Bonus “My horse is the best horse/most handsome/most talented.”  This is one alternate fact that I think is okay.  We all certainly cannot have the number 1 horse, but there is certainly nothing wrong with believing that you do.  It shows true affection and love and there is nothing wrong with that.

alison

Advertisements

Reflections

Ike Dec 30 2015

Here we are at the end of one year and on the cusp of a new one.  Wow, another year complete.  I guess that means it is time to reflect on our accomplishments and progress for 2015 and set some goals for the year to come.

Ike and I really became “big kids” this year when we jumped into the Second Level arena.  It is still one of the proudest moments in my riding career when I did my final salute after that first Second Level test.  Seems silly to some, but after taking lessons since 2005, I finally have clawed my way out of Training and First Level purgatory that has been my place of residence for 10 years.

We also finally have a musical freestyle that I cannot wait to try in public.  Yes, I still need that test 3 qualifying score before we can break loose at a licensed show, but there is always the schooling show circuit to invade.  Be thankful that this musical performance does not involve me singing in any way, shape, or form.

And while we did well at First Level and had some respectable scores at Second Level this year, there is room for improvement. It is a double edged sword when your trainer gets a few trips on your horse.  You preen like a peacock when she tells you what she likes, but then, you hold your breath knowing that the next words will be, “But, you have some blocks to work through, you need to be more through in your trot work, and not let him cheat on the flexions.”  Sigh, you knew there was work to do, but this is the nitty gritty stuff that is mind-numbing, tedious, and technically challenging to get right.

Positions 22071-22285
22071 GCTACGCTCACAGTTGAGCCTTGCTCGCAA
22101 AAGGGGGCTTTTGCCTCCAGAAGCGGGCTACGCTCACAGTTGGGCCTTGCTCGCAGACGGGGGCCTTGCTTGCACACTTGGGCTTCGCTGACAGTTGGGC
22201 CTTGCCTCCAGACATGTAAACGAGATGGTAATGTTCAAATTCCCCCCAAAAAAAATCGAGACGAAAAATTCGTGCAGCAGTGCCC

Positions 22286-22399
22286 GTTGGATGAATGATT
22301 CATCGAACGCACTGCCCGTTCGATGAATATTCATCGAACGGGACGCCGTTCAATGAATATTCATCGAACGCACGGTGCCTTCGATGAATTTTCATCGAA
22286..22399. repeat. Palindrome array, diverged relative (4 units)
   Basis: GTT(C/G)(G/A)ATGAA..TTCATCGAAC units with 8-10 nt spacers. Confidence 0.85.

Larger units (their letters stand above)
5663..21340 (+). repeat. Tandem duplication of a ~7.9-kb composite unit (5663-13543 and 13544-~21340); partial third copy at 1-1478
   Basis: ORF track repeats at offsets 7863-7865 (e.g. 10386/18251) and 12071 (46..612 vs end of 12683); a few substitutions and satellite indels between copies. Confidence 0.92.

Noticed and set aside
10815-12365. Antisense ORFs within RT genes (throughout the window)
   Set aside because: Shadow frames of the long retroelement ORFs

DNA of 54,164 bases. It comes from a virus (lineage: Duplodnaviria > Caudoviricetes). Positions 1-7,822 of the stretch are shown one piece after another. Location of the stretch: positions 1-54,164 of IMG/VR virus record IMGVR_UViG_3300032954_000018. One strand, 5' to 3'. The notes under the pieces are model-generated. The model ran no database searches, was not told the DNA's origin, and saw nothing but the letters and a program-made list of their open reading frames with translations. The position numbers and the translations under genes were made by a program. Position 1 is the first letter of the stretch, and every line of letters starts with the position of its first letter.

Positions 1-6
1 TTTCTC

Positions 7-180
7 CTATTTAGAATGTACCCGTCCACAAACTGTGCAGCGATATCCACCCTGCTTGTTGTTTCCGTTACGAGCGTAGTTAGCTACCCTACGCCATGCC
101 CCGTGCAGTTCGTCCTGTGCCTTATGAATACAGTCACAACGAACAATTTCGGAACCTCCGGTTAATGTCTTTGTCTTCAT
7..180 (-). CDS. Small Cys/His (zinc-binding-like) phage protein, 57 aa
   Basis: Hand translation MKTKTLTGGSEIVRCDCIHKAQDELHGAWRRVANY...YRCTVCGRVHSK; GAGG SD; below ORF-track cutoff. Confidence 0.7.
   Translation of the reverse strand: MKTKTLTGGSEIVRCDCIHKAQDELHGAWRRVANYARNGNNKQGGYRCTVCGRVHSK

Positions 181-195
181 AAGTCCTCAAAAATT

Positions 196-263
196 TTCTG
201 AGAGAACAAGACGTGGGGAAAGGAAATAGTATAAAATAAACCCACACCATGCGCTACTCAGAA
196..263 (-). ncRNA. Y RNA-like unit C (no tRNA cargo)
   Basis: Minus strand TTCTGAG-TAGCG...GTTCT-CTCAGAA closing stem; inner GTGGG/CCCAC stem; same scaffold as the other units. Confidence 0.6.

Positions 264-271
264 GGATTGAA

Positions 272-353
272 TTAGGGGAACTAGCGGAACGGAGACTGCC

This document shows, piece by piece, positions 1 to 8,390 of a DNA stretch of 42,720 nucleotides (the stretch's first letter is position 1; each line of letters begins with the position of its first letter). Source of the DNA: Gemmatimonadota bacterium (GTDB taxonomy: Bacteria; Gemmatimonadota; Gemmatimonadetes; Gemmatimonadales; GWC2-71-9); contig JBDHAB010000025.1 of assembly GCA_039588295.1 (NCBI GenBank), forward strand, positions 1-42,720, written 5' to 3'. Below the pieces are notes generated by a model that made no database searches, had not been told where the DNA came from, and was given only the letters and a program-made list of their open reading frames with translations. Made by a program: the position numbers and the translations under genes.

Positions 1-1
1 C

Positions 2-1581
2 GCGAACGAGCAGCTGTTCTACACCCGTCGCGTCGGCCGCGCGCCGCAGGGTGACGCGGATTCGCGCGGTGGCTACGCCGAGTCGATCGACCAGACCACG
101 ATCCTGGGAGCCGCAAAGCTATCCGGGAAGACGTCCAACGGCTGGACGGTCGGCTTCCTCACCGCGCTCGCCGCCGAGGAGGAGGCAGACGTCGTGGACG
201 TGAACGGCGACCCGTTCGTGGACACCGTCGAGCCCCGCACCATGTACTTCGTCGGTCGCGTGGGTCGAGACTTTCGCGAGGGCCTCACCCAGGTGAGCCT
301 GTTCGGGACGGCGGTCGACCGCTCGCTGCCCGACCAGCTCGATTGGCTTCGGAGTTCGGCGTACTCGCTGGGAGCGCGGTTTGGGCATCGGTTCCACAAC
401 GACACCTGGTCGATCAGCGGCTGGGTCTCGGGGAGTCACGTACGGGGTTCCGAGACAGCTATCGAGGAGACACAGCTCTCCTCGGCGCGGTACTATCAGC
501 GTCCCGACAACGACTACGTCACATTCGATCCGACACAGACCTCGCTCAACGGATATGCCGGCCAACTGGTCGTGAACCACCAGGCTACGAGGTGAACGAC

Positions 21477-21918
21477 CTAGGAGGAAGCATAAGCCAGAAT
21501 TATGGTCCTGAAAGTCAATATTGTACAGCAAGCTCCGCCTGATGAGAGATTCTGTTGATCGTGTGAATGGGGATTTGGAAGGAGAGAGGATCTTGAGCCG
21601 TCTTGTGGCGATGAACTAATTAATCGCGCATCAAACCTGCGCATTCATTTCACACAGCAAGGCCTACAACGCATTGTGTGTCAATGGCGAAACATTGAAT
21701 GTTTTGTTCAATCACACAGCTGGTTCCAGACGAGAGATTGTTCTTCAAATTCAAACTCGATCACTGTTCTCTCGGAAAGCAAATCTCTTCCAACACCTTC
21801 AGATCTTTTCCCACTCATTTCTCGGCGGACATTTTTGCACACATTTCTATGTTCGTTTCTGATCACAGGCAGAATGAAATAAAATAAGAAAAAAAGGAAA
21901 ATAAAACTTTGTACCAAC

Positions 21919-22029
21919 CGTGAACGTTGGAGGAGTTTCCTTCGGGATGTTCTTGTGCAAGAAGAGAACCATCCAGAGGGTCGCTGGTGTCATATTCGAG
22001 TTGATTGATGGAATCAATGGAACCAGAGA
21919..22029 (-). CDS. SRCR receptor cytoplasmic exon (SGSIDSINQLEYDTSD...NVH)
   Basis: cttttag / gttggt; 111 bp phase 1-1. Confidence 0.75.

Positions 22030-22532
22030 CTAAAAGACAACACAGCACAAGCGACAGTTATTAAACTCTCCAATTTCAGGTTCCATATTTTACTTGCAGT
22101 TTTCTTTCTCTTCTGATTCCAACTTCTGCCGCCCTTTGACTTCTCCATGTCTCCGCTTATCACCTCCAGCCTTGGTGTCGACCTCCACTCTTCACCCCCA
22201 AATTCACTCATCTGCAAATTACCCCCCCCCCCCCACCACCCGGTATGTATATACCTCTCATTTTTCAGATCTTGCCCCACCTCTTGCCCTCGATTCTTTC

And that is exactly what we have worked on during my last two lessons.  Flex left, flex right, left, right, left, right. Now just give Ike a “fin” and he will be ready for the next Jimmy Buffett concert!  But in all seriousness, it is amazing how hard it can be to achieve a proper flexion and then maintain it in motion. Jaw jutting and bracing.  Neck muscles bulging and blocking.  Head diving down and asking you to carry it.  A certain someone sometimes likes to grab the bit and straighten his head and ignore subtle requests.  Well, perhaps if the other someone was quicker at catching things, flexions wouldn’t be such a constant struggle.  So there, goal number one is to be more focused while in the saddle.

Ms. C also pushed us to achieve more consistent throughness with all our trot work- straight lines (“Ask for more power!”), circles (“Your hind end is leading again.”, “Turn your horse!”), small serpentines (“Watch that hind end as you change your bend.”), shoulder in (“Where is your flexion?” “Be more supple.”) and haunches in (“Again, watch your flexion.” ” You look stiff.”) I am so busy worrying about one of Ike’s body parts and what it is doing that I forget about the rest of Ike.  I suppose with time that it will become second nature, but for now Ms. C has to be that broken record. I bet some days she wants to pull her hair out.  Let’s make it our next goal for 2016 to be more proactive to save Ms. C’s hair.

Remarkably, as the show season came to a close, our best scores were for our canter work.  Our simple changes are becoming more consistent and our medium canter is miles ahead of our medium trot.  The next step for our canter is to straighten Ike’s body since he almost always carries his haunches slightly to the inside.  This necessitates me recognizing the problem and then learning to ride canter in a shoulder fore position.  I had better figure it out quickly if I want to achieve my final goal of riding a Third Level test in 2016.  It is my most challenging goal, but why not aim high. 

Thank you for continuing to follow Ike and I as we forge ahead with our centerline adventures!  May your year to come be healthy, happy and exceed your wildest expectations.

alison